My mother’s brother, the Nobel economist Kenneth Arrow, died this week at the age of 95. He was a dear man and a hero to me and many others. No one else I have ever known so embodied the scholarly life well lived. continue
February 25th, 2017
December 12th, 2016
In statistical terms, 2016 was a year of continuity for the world economy, as performance was quite similar to that of recent years. The big changes were political, as a widespread anti-globalization movement signaled a breakdown in a consensus among most political leaders that had held since the end of the World War II. It used to be generally accepted that reducing trade barriers increases prosperity and promotes peace, benefiting investing and recipient countries and promoting international cooperation in solving problems around the world. Almost all of this was called into question in 2016. Read the full New York Times Turning Point article.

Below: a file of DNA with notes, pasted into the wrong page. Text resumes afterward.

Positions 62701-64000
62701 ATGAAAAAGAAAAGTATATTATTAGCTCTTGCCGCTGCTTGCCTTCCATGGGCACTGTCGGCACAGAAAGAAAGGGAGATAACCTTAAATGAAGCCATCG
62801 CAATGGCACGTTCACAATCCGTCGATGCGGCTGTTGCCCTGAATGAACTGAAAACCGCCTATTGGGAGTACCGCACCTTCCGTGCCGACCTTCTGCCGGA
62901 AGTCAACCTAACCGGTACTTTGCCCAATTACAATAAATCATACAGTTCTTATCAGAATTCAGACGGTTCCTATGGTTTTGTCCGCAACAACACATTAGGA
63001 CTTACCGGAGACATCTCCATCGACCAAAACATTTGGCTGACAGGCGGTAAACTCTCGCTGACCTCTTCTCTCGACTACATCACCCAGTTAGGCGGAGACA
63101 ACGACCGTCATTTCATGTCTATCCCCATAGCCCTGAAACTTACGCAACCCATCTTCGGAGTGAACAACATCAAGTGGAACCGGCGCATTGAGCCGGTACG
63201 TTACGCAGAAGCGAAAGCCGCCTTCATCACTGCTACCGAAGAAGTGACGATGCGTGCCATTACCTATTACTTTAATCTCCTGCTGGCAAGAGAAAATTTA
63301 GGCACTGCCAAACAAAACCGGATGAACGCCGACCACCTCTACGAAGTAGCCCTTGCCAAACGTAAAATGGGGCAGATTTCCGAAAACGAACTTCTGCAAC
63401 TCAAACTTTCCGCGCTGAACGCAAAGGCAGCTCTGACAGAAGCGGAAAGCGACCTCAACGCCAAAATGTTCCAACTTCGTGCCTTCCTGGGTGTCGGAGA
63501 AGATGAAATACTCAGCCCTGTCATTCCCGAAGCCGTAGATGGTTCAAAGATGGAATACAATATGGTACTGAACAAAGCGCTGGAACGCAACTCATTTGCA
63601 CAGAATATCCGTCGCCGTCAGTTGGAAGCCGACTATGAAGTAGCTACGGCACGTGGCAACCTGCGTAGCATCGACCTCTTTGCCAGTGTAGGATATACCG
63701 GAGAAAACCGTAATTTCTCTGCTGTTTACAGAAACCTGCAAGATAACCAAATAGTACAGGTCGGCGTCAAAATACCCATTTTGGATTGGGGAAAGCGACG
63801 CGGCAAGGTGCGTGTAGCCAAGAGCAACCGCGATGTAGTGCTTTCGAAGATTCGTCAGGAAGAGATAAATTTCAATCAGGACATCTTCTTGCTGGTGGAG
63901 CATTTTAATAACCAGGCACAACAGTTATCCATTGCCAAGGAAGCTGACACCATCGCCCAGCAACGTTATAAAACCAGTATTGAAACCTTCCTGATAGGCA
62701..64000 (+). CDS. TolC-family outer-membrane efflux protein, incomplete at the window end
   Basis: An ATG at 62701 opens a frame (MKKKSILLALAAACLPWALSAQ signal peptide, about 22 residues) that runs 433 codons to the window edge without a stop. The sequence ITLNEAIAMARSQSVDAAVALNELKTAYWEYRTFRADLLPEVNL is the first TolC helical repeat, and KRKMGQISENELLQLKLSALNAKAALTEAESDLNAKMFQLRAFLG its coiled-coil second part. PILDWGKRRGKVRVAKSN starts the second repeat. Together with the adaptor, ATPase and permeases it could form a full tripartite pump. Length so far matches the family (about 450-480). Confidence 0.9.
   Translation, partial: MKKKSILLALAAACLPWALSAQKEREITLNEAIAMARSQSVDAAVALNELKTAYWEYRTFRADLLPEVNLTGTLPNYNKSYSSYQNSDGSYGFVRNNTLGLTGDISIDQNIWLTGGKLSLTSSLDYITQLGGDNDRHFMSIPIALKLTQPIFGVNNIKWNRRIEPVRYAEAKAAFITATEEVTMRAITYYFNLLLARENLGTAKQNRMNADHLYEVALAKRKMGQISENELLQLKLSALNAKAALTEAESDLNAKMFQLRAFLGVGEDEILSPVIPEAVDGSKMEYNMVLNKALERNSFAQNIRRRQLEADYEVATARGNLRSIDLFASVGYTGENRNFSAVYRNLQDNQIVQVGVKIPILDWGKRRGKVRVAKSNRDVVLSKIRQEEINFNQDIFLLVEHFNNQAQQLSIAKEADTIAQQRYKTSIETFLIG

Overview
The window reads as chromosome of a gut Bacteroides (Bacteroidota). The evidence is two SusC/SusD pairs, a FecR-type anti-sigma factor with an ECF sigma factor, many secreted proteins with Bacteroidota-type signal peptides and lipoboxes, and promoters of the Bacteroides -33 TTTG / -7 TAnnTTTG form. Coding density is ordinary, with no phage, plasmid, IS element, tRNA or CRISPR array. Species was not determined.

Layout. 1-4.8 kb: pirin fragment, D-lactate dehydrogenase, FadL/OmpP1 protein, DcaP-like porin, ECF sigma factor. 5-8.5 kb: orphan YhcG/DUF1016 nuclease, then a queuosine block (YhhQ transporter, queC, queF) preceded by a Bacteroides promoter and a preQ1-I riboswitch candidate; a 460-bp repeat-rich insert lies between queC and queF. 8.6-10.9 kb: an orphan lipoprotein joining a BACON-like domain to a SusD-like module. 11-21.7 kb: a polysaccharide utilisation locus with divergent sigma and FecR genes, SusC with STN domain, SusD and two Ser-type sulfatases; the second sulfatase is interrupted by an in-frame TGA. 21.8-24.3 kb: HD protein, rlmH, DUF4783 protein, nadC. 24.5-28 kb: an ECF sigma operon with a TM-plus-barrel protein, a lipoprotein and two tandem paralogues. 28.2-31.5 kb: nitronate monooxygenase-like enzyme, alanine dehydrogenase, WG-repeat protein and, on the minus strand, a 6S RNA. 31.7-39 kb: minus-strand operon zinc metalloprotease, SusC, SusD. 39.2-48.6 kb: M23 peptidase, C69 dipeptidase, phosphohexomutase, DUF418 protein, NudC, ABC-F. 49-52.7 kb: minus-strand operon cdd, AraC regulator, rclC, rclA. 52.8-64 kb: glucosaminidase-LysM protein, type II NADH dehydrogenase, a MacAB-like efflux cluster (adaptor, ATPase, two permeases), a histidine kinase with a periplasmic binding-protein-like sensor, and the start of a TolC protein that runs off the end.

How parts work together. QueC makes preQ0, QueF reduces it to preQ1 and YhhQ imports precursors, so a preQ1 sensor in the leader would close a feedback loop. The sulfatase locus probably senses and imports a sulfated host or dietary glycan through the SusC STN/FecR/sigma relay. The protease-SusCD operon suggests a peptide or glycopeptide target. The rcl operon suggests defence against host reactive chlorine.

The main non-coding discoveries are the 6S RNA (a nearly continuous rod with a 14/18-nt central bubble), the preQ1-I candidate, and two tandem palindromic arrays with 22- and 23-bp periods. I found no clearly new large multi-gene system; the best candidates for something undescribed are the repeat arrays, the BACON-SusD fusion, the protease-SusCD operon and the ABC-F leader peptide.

November 30th, 2016
In a keynote address on November 30, 2016 at the World Innovation Summit for Health (WISH) in Doha, Qatar, Summers talked about the Future of Aid for Health. Summers said, “I have always believed that economics is a moral science because it is so centrally involved with choices that directly affect human well being. And cancer at age 30 reinforced for me that no choices centrally affect human well being as those involving health. Economics is defined as ‘the study of the allocation of scarce resources among competing ends.’ Few if any resources allocation choices are as consequencial as those involved with health care. I have become convinced that even as we fight for increases in global health aid, there is a need for a major reorientation of the global aid for health effort away from financing service delivery in individual countries and towards global priorities.”